In respect to what defines a well-designed product, I must agree with Lee Carnihan (Letters, DW 9 August) on the pink vacuum cleaner as shown at the New Designers exhibition, and blow raspberries at Anne Sinclair’s airy-fairy blather about impressive visual and technical input. Does Ms Sinclair know the difference between styling and designing? It appears not.
Surprisingly, Lynda Relph-Knight does. In her comment (DW 9 August), she extolled the product designer as someone who is “likely to work to a brief with very real commercial constraints laid down by the client”.
Quite so. Shame Ms Relph-Knight was not judging in the place of Ms Sinclair, who has still to explain where the distinct technical merits of this particular award-winning device lay. And besides, where does beauty reside, but only in the eye of the beholder?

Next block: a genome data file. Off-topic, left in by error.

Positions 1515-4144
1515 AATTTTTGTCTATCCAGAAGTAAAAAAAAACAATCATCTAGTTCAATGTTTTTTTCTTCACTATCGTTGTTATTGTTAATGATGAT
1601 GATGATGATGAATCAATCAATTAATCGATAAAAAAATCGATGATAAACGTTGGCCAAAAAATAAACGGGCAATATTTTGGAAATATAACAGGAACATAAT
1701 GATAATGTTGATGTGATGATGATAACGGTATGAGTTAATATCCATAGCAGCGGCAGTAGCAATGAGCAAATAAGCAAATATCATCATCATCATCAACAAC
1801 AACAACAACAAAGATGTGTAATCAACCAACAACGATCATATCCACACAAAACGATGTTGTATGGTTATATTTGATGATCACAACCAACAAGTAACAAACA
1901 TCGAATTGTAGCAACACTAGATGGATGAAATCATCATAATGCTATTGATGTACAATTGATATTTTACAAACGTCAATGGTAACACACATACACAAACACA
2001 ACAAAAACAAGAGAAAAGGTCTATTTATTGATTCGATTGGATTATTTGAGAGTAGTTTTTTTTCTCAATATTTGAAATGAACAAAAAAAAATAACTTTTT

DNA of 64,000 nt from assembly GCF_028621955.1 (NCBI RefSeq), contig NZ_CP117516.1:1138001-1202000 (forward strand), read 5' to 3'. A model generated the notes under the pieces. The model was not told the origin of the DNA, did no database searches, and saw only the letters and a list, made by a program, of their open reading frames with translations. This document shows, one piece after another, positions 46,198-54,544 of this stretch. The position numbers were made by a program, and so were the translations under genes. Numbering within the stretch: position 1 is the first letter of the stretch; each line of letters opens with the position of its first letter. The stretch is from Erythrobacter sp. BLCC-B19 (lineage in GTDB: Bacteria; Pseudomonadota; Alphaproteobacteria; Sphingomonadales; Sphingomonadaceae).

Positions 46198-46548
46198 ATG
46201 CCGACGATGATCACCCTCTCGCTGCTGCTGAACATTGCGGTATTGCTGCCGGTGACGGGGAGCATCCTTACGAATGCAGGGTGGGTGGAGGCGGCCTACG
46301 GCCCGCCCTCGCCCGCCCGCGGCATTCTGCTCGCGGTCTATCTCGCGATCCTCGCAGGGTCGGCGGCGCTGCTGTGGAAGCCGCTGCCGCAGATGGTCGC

Visuals, no matter how “stunning”, do not make a design, and Mr Carnihan is quite right to point this out. I recall how one of my early designs was described as being visually rather interesting by someone who should have known better (it was not intended as a compliment). However, guess who had to correct a certain company’s lack of expertise in product design when a particular visually interesting creation was found to be unmanufacturable?
I’ve no gripe against stylists – just don’t call them designers.
Toucan Product Design
Berkshire GU47 9BP